From the moment drums appeared in history, alongside earliest mentions of our modern civilization (and probably well before that during prehistoric times), they were in addition to music also used as a tools for communication. With advancements in our culture, came expansion of drums and other percussion instruments into many other segments of our lives, including military.
Military as a one of the most important and dominant forces in our history always drove innovation, very quickly adopting any new techniques that could give army edge on the battlefield, including tools that could help in secondary ways. One of the most important of those tools was of course drum, perfect tool for delivering information to large amount of trained soldiers. Africa, Middle East, India and China were first countries to adopt use of percussion instruments in army (for example Junjung drum used by West African Serer people). The oldest recorded example of drums being used in battle come from 684 BC in China, during the war between Qi and Lu.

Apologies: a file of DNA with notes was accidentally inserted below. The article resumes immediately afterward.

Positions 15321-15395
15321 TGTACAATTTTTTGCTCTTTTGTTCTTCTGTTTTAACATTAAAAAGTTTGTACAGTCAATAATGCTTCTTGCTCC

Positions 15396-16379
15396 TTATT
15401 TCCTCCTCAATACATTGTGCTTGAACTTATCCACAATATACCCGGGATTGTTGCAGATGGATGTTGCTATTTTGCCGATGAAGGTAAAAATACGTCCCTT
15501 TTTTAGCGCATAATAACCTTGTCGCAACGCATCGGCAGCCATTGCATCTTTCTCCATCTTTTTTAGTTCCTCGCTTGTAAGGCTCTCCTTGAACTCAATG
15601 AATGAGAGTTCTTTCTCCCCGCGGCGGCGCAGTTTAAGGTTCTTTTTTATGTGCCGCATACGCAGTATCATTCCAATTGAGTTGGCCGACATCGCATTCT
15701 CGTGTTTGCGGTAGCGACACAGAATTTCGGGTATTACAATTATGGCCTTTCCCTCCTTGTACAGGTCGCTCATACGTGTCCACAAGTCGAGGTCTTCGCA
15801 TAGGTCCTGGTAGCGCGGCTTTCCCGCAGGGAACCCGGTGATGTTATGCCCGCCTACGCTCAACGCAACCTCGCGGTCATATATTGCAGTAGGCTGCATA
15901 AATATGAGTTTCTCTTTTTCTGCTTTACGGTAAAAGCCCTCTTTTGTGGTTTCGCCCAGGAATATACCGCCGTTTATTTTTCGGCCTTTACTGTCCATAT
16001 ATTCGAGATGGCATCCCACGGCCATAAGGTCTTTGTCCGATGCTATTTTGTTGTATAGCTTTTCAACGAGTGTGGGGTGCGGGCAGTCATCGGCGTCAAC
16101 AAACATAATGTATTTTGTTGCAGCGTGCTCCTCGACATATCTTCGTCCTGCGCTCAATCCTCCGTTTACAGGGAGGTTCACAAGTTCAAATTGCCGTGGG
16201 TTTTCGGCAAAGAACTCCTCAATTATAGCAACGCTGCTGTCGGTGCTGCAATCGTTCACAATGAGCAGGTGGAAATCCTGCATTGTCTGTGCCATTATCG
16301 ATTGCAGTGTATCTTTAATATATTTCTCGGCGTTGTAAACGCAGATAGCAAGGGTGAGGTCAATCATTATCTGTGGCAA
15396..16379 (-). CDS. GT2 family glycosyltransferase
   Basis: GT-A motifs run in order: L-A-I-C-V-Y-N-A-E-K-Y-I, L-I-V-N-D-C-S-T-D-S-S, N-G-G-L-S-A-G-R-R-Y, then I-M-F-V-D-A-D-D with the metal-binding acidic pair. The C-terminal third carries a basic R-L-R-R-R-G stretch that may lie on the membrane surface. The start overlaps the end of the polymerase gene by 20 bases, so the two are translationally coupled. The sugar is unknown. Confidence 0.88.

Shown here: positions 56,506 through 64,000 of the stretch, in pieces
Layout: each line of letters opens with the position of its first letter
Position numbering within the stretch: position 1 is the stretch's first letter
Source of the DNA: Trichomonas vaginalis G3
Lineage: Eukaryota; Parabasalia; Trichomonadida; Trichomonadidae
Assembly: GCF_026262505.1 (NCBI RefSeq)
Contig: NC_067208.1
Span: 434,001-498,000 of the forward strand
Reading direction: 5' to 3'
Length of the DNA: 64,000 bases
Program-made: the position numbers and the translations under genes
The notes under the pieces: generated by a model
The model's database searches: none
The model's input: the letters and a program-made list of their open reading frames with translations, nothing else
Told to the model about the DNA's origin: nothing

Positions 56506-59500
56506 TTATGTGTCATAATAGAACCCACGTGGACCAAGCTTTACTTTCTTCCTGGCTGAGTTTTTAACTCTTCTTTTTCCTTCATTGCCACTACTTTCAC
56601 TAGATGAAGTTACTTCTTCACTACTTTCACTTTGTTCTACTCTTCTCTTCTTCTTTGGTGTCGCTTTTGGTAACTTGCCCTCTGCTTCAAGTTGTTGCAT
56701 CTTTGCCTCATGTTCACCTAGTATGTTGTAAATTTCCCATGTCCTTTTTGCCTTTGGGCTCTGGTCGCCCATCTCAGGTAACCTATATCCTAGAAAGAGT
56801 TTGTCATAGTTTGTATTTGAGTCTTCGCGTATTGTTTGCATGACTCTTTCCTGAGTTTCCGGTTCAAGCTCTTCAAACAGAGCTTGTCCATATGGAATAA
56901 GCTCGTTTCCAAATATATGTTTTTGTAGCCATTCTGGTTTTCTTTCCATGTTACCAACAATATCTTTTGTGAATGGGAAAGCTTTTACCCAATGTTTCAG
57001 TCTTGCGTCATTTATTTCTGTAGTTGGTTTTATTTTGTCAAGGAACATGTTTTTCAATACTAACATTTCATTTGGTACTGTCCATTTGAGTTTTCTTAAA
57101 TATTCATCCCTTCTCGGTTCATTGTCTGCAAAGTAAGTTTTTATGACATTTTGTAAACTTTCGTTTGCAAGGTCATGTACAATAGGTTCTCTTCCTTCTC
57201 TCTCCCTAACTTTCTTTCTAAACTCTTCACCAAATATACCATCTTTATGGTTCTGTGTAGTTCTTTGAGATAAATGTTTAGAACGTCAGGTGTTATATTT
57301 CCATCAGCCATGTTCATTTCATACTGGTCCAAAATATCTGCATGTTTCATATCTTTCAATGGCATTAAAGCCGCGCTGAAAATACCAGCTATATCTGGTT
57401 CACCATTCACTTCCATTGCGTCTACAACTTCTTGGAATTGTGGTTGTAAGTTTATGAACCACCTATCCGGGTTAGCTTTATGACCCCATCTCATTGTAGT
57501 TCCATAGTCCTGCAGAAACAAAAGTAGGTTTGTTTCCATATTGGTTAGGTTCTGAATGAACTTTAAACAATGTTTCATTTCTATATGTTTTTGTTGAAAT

Additionally, martial artist used drums for centuries to time their moves, and train themselves to be more efficient.
During Crusades, European armies become aware of battlefield use of drums, quickly adopting this and spreading the world of this use all across Europe. European military drums were used in many ways, from demoralizing enemy, setting up parleys, communication between two warring sides, military communication between ranks, drills, military ceremonies and honor music. This military use of drums managed to popularize drums in general population, which adopted them and morphed drums into multi-purpose musical instruments that were used in countless occasions, including their adoption into music bands and orchestras.
Today, popular term “drums of war” is a metaphor that describes preparation for war.